Improving hospital drug safety - identification of medication errors and subsequent development, implementation and outcome evaluation of alert algorithms for their targeted prevention

David Franklin Niedrig
Any drug prescription requires careful weighting of risks vs. benefits. Failure to do so or to ignore known contraindications, recommended dose-adjustments and other precautions represents a medication error that may result in adverse drug events, i.e. harm to the patient. Clinical decision support systems can routinely detect potential medication errors and issue automated alerts for their prevention. However, current systems typically focus on high sensitivity at the price of low specificity
more » ... of low specificity regarding relevance of their alerts. In clinical practice this results in an excessive number of alerts to prescribers with subsequent alert fatigue and indiscriminate alert overriding, i.e. even important warnings are ignored. So medication errors continue to be a theoretically avoidable yet persistent burden for healthcare systems and patients. Therefore this thesis pursued the following objectives: I) Systematic quantification of potential medication errors in a real-life hospital setting. II) Validation of the clinical relevance of selected potential medication errors and associated adverse events. III) Development, implementation and outcome assessment not only of highly sensitive but also of highly specific alert algorithms for the prevention of clinically relevant medication errors. I) Two studies were performed in order to systematically quantify potential medication errors: A local pharmacoepidemiological database including 6.6 million drug administrations during approximately 82000 hospitalizations was successfully developed based on raw data extracted from the electronic medical records system of a tertiary care hospital. After its validation, highly efficient algorithms were developed that identified potential medication errors. They allowed the retrospective assessment of a considerable number of contraindicated and/or critical prescriptions. Sensitivity and specificity regarding clinical relevance of these potential medication errors was enhanced by the use of additional patient-specific laboratory data and repeated clinical validation procedures. With the help of a newly developed interface with ID PHARMA CHECK® -a commercially available clinical decision support system -several ten thousand potential drug interactions, contraindications and dosing errors were identified and assigned to formal severity categories. 48 distinct contraindicated drug interactions were considered as clinically relevant and suitable for display of highly specific alerts within a clinical information systems; 32 alert algorithms required retrieval and implementation of current patient-specific information such as laboratory results in order to reach high specificity. The resulting algorithms were subsequently programmed for routine use with the clinical decision support system. II) Three sub-studies were conducted within the pharmacoepidemiological database and addressed specific safety concerns of pharmacotherapy in clinical practice: The first of these studies identified 1136 hospitalizations with exposure to second-generation antipsychotics. Blood pressure, blood glucose, lipids and body mass index should be routinely monitored in those patients, however they were found to be documented in 97.7, 75.7, 24.6 and 77.4 % of hospitalizations, respectively. 63.4, 70.8 and 37.1% of the patients with hyperglycemia, dyslipidemia and hypertension, respectively, had no pharmacotherapy for these conditions. Among patients exposed to second-generation antipsychotics and concomitant use of drugs featuring a high risk for potentially severe adverse drug events, one case with associated neutropenia and four cases with abnormal QTc-interval were detected. Specific monitoring for such adverse drug events was not performed in 89.8% of patients with related high-risk drug combinations. The second sub-study analyzed the use of benzodiazepines (including "Z-drugs") that were 3.6.2. Remarks 90 3.6.3. Background 91 3.6.4. Objectives 91 3.6.5. Methods 91 3.6.6. Results 92 3.6.7. Conclusion 95 3.7. Development, Implementation and Outcome Analysis of Semi-Automated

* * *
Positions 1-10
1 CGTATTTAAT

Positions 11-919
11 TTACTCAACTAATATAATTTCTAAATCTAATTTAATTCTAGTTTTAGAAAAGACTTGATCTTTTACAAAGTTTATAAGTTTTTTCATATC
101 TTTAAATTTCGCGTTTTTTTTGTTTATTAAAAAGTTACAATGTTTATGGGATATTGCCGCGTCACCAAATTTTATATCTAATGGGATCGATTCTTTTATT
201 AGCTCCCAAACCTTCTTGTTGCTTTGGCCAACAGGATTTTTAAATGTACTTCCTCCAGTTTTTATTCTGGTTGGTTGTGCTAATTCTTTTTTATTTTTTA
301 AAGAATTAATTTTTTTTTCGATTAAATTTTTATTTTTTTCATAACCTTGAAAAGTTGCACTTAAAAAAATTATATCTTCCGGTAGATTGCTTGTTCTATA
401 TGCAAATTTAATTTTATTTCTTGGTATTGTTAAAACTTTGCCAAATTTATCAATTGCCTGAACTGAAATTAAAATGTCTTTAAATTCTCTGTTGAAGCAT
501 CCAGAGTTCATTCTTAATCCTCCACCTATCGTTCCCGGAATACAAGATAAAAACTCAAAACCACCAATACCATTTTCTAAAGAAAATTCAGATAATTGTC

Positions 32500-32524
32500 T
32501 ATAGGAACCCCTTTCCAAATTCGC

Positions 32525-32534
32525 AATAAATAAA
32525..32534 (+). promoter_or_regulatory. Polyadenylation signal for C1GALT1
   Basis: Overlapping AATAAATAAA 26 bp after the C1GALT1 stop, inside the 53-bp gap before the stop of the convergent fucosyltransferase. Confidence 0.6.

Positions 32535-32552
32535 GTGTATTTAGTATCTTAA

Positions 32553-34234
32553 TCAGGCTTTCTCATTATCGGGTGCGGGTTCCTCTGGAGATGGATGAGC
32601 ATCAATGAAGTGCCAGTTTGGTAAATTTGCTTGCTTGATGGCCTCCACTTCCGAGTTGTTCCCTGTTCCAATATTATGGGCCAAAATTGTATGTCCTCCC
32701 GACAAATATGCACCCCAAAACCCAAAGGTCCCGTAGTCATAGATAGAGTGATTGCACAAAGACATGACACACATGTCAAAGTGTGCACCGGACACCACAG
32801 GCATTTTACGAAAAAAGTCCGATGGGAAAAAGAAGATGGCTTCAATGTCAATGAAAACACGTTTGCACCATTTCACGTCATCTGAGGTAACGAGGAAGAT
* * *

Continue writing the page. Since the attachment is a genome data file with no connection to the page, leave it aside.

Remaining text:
doi:10.5167/uzh-124894 fatcat:v3acmwcsxvgm3ca2ziur7sn3ce